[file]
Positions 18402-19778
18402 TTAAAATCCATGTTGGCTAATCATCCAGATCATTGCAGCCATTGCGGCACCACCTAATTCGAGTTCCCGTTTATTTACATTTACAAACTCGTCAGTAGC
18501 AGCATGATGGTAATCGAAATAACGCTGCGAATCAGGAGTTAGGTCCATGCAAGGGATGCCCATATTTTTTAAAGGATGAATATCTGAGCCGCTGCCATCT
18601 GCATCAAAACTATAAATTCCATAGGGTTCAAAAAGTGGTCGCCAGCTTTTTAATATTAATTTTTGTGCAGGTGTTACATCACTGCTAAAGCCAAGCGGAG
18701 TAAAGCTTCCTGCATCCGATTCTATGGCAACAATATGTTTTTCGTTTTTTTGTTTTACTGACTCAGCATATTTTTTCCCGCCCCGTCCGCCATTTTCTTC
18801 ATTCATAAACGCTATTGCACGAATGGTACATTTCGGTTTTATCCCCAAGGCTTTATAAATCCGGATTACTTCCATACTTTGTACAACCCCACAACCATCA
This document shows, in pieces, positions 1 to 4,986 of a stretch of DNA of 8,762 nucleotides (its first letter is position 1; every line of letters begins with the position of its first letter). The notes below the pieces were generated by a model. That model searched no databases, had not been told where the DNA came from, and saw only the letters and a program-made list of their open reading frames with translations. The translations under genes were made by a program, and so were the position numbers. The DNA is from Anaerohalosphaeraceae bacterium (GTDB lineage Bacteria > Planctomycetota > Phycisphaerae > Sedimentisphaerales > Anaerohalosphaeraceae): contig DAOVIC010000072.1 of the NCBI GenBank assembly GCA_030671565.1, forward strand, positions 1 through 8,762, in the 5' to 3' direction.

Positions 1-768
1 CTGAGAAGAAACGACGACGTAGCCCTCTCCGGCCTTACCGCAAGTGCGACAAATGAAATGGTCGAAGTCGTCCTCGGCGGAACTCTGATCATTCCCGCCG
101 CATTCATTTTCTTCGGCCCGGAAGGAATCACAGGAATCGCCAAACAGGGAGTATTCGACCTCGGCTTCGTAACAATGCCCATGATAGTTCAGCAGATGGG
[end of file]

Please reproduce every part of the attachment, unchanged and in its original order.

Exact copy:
Positions 18402-19778
18402 TTAAAATCCATGTTGGCTAATCATCCAGATCATTGCAGCCATTGCGGCACCACCTAATTCGAGTTCCCGTTTATTTACATTTACAAACTCGTCAGTAGC
18501 AGCATGATGGTAATCGAAATAACGCTGCGAATCAGGAGTTAGGTCCATGCAAGGGATGCCCATATTTTTTAAAGGATGAATATCTGAGCCGCTGCCATCT
18601 GCATCAAAACTATAAATTCCATAGGGTTCAAAAAGTGGTCGCCAGCTTTTTAATATTAATTTTTGTGCAGGTGTTACATCACTGCTAAAGCCAAGCGGAG
18701 TAAAGCTTCCTGCATCCGATTCTATGGCAACAATATGTTTTTCGTTTTTTTGTTTTACTGACTCAGCATATTTTTTCCCGCCCCGTCCGCCATTTTCTTC
18801 ATTCATAAACGCTATTGCACGAATGGTACATTTCGGTTTTATCCCCAAGGCTTTATAAATCCGGATTACTTCCATACTTTGTACAACCCCACAACCATCA
This document shows, in pieces, positions 1 to 4,986 of a stretch of DNA of 8,762 nucleotides (its first letter is position 1; every line of letters begins with the position of its first letter). The notes below the pieces were generated by a model. That model searched no databases, had not been told where the DNA came from, and saw only the letters and a program-made list of their open reading frames with translations. The translations under genes were made by a program, and so were the position numbers. The DNA is from Anaerohalosphaeraceae bacterium (GTDB lineage Bacteria > Planctomycetota > Phycisphaerae > Sedimentisphaerales > Anaerohalosphaeraceae): contig DAOVIC010000072.1 of the NCBI GenBank assembly GCA_030671565.1, forward strand, positions 1 through 8,762, in the 5' to 3' direction.

Positions 1-768
1 CTGAGAAGAAACGACGACGTAGCCCTCTCCGGCCTTACCGCAAGTGCGACAAATGAAATGGTCGAAGTCGTCCTCGGCGGAACTCTGATCATTCCCGCCG
101 CATTCATTTTCTTCGGCCCGGAAGGAATCACAGGAATCGCCAAACAGGGAGTATTCGACCTCGGCTTCGTAACAATGCCCATGATAGTTCAGCAGATGGG